4 ways to measure the sustainability of your company
Sustainability in business
Sustainability within business is a concern which is growing fast, and rightfully so. Investors are looking to replace their portfolios with sustainable investments, and more consumers are choosing to support businesses who have ESG considerations at the center of their ethos.
Why is it important for businesses to be sustainable?
Before we dive into it, let’s just recap why it’s so important for a business to be sustainable.
Conducting sustainable business is important to ensure the longevity of both your company and the environment. With recent news that there isn’t a credible pathway to a 1.5C limit in rising temperatures, the importance of minimizing ecological damage and building a circular economy is very clear.
Additionally, more investors are looking at companies’ sustainability indexes and ESG ratings as indicators of future performance: a study for Fidelity showed that over half of global ESG investments between 1970-2014 outperformed the market.
And BlackRock reported that over 80% of sustainable investment funds outperformed their counterparts during the COVID-19 pandemic. Placing business ethics and sustainability at the center of your company is very important to make sure that your business continues to perform well.
How to measure business sustainability
Measuring the sustainability of your business goes beyond carbon accounting. This is of course a crucial component that can indicate the overall environmental impact of your business, but obtaining actionable data on sustainability that will allow you to make improvements requires further depth.
Where are you losing energy efficiency? Are you optimizing your space? Is your capacity management inefficient?
Asking these questions allows you to explore the cause rather than the effect. And once the causes are identified it becomes possible to make improvements and track progress. The following section will provide depth on four avenues for sustainability in business – the causes. Start measuring these, and you’ll be well on track to paint a picture of the sustainability of your business.
1) How to measure the energy consumption of a business
Measuring energy consumption is the best place to start measuring the sustainability of your business. 28% of global emissions come from generating electricity, and for a lot of businesses energy is a large component of their carbon footprint. Measuring your energy consumption allows you to benchmark your company: the average usage for a commercial building is 22.5 kWh/square foot.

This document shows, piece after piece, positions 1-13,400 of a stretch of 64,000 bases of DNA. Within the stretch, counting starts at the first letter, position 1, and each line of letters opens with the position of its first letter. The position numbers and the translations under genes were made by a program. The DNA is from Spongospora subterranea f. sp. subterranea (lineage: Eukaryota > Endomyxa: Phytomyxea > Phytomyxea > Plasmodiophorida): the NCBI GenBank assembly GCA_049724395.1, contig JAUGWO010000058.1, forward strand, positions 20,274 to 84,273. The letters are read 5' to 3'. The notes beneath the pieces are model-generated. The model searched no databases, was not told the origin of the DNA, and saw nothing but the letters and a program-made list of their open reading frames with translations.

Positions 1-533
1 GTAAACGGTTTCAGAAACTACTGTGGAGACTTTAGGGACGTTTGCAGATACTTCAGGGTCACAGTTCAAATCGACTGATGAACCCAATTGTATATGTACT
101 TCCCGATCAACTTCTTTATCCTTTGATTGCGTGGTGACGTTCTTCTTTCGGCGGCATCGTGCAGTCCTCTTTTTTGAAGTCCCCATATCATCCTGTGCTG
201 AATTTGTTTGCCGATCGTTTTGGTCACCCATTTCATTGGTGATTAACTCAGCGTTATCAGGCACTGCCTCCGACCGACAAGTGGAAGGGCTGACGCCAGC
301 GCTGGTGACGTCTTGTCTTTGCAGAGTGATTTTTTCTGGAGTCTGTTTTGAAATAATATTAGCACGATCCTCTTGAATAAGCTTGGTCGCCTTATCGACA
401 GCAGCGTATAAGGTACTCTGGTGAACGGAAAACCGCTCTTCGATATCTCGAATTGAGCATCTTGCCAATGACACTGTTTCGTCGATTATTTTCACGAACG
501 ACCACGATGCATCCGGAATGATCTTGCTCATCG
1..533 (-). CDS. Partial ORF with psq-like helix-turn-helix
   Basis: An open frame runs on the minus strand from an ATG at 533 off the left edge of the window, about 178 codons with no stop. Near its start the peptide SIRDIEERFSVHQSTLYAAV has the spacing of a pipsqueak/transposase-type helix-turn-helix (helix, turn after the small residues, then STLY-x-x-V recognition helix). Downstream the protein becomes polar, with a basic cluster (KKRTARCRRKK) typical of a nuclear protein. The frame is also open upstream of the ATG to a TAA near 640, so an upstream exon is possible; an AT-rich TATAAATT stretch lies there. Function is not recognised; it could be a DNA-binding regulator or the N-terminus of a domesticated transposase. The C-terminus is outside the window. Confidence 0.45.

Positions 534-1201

How do you compare? Where can you improve? Begin to measure, begin to improve.
A good starting point to measure your energy consumption is monitoring your meters. By taking regular readings you’ll be able to compare usage to previous periods. The output from the data is raw consumption however, and on its own is two dimensional – it won’t tell you a lot about actual performance.
The progression from here would be to install advanced meters: sub-meters to monitor specific areas and/or smart meters for live readings. The additional data points provided by advanced meters allow you to analyze energy consumption patterns and detect inefficiencies. Is there a power outage? Are you using abnormal levels of energy at a certain time? How much money is being spent on energy?
Aggregating the above data leads to the final step: using an Internet of Things (IoT) solution to deploy a full scale energy management system. An IoT solution can help to automate energy monitoring in your business and instantly implement measures to reduce your energy consumption.
The Metrikus energy monitoring solution, for example, uses various sensors to visualize energy consumption on top of other metrics such as occupancy and indoor air quality (IAQ). This provides a 360º understanding of your company’s energy usage. Inefficiencies are detected in real time and automatic adjustments are made, resulting in energy reductions of up to 25%.
2) How to measure indoor air quality in a building
Good IAQ drastically improves employee wellbeing and productivity, impacting the overall performance of your business.
Indoor air quality monitoring involves the measurement of pollutants such as CO2, PM2.5, TVOCs, and other metrics like temperature and humidity. There is ample evidence of the detrimental effects of the above pollutants on performance in the workplace.